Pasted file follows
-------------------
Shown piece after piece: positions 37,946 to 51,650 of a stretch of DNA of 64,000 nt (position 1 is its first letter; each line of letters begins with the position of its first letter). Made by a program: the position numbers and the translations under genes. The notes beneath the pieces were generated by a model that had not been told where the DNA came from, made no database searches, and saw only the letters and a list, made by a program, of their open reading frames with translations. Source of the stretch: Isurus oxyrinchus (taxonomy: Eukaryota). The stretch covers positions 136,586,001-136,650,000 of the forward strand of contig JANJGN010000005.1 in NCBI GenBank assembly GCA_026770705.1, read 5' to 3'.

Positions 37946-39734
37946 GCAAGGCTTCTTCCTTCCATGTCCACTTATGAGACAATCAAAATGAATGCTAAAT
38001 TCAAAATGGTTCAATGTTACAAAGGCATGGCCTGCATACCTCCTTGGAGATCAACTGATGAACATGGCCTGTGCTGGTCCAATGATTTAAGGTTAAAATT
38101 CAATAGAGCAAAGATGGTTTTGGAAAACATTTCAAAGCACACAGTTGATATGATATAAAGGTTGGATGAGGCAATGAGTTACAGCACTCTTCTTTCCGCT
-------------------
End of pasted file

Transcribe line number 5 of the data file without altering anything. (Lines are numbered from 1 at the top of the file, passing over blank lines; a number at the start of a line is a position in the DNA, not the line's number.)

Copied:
38101 CAATAGAGCAAAGATGGTTTTGGAAAACATTTCAAAGCACACAGTTGATATGATATAAAGGTTGGATGAGGCAATGAGTTACAGCACTCTTCTTTCCGCT